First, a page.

Published on June 25th in The Guardian
The Duke of Cambridge has arrived in Tel Aviv as part of a historic five-day Middle East tour, on which he will become the first British royal to make an official visit to Israel and the Occupied Palestinian Territories.
At the request of the UK government, the duke is due to meet Israel’s prime minist Benjamin Netanyahu during the trip, which is seen as hugely significant for UK-Israel relations.
He is also due to meet the Palestinian Authority president, Mahmoud Abbas in Ramallah in the West Bank.
Prince William’s visit comes during a period of increased tension in the region. More than 100 Palestinians were killed by Israeli fire during recent protests at the border with Gaza.
In Israel, the duke will visit the Holocaust memorial centre Yad Vashem where he will lay a wreath to commemorate the millions of Jews who died during the second world war.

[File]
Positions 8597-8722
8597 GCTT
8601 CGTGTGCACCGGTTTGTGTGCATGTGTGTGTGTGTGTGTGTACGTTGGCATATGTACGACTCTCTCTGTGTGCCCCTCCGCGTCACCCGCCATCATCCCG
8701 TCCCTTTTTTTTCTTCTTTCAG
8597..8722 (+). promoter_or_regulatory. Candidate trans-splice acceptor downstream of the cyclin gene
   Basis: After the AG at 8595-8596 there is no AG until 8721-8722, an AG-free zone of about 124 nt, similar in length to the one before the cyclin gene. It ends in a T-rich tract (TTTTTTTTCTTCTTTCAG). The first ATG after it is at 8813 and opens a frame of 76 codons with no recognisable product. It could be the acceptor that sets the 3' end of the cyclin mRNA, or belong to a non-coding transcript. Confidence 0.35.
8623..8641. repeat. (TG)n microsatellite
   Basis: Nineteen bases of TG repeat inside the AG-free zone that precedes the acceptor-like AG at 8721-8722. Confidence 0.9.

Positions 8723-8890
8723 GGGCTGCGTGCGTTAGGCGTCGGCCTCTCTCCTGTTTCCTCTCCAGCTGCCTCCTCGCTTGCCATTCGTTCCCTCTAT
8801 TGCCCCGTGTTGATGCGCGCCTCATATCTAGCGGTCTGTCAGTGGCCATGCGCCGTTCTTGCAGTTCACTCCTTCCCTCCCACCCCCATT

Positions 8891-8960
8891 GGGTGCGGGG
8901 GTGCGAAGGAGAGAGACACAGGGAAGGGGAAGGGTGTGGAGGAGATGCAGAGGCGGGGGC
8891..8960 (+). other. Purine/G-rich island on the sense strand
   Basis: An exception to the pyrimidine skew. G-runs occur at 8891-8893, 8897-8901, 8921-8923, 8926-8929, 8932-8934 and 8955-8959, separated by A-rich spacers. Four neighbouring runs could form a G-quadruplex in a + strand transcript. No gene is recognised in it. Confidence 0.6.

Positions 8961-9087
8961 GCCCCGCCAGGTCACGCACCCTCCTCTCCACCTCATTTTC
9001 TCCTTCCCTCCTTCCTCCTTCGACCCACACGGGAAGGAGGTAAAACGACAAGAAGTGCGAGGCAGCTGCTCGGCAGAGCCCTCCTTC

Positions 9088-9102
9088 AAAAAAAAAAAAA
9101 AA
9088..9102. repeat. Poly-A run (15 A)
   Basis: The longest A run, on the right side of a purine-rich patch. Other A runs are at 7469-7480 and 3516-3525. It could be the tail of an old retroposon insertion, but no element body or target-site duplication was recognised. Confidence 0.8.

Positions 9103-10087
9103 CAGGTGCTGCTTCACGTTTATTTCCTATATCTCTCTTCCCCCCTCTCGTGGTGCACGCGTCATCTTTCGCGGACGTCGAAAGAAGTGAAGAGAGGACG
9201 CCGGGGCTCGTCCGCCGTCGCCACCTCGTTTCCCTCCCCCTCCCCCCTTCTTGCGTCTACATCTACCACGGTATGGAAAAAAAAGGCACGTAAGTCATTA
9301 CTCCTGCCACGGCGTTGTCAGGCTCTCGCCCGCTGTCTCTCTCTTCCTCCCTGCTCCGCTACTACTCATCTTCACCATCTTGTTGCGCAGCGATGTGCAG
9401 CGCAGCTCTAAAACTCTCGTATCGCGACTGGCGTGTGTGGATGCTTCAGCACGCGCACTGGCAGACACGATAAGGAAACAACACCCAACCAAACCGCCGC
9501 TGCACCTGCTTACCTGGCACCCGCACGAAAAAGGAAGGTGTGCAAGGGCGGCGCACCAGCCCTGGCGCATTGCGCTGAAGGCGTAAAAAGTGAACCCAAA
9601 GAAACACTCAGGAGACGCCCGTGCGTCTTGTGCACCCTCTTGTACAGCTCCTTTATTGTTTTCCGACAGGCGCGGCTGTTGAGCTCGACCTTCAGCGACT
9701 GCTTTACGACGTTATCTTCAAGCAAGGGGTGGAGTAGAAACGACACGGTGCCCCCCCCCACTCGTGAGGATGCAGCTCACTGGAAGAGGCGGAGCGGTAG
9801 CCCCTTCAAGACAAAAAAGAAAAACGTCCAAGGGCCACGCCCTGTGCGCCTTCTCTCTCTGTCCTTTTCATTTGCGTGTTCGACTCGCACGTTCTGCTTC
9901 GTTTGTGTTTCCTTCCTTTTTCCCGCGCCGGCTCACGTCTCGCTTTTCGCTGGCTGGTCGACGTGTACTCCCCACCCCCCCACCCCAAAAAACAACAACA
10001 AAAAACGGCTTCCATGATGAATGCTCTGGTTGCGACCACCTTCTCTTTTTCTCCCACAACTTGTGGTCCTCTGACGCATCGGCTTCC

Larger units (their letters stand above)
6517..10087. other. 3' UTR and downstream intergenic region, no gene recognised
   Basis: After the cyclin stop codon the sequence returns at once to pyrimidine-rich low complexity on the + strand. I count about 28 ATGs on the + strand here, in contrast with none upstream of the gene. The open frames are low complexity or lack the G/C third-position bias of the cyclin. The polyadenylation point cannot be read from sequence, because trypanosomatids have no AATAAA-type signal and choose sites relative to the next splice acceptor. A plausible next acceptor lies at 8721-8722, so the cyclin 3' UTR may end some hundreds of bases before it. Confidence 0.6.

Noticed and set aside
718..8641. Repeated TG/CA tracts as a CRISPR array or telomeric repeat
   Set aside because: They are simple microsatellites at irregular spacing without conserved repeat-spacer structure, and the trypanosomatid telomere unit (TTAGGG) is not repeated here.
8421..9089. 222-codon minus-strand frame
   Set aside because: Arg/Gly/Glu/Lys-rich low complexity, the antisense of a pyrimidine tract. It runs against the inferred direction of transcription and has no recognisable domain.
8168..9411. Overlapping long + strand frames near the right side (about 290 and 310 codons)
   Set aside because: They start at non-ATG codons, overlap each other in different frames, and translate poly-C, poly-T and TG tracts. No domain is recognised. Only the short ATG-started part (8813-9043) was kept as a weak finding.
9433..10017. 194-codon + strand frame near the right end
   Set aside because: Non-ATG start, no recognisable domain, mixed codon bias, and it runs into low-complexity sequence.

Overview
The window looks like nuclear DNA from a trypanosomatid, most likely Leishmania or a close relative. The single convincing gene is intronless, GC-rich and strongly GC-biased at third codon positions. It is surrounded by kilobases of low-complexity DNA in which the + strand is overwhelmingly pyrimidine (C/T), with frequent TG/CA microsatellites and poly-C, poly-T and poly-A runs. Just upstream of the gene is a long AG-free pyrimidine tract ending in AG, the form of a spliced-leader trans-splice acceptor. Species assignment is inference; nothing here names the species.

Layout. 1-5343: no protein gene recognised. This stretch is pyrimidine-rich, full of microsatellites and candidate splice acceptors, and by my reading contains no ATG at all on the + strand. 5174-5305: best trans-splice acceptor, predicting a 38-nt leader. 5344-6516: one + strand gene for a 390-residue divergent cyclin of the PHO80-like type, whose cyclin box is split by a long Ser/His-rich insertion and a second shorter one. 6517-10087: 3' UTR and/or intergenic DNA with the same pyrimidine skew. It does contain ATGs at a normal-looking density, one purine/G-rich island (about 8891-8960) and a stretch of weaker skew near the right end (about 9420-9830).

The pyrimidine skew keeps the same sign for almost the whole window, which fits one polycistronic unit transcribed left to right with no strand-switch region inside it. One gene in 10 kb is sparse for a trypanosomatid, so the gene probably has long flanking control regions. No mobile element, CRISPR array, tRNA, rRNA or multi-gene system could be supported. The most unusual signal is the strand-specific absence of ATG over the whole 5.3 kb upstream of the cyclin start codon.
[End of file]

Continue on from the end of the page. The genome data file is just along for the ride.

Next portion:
He will also pay his respects at the tomb of Princess Alice of Greece – William’s great-grandmother and the mother of the Duke of Edinburgh – at the Russian Orthodox Church of St Mary Magdalene on the Mount of Olives. Prince Philip visited the grave in 1994 after he was invited to a ceremony to honour her work in saving Greek Jews in the 1940s.
In Ramallah the duke is due to attend events focusing on issues facing refugee communities and providing “opportunities to celebrate Palestinian culture, music and food”, Kensington Palace said.
The duke, 36, arrived in Jordan on Sunday, where he was hosted by Crown Prince Hussein, 23, with whom he watched a recording of England’s World Cup game against Panama. He visited the ruins of the Roman city of Jerash, a tourist attraction where the Duchess of Cambridge was photographed as a child while her family lived in Jordan in the 1980s.
Your e-mail address has errors.
Your application has been taken into account.
Thank you for your interest.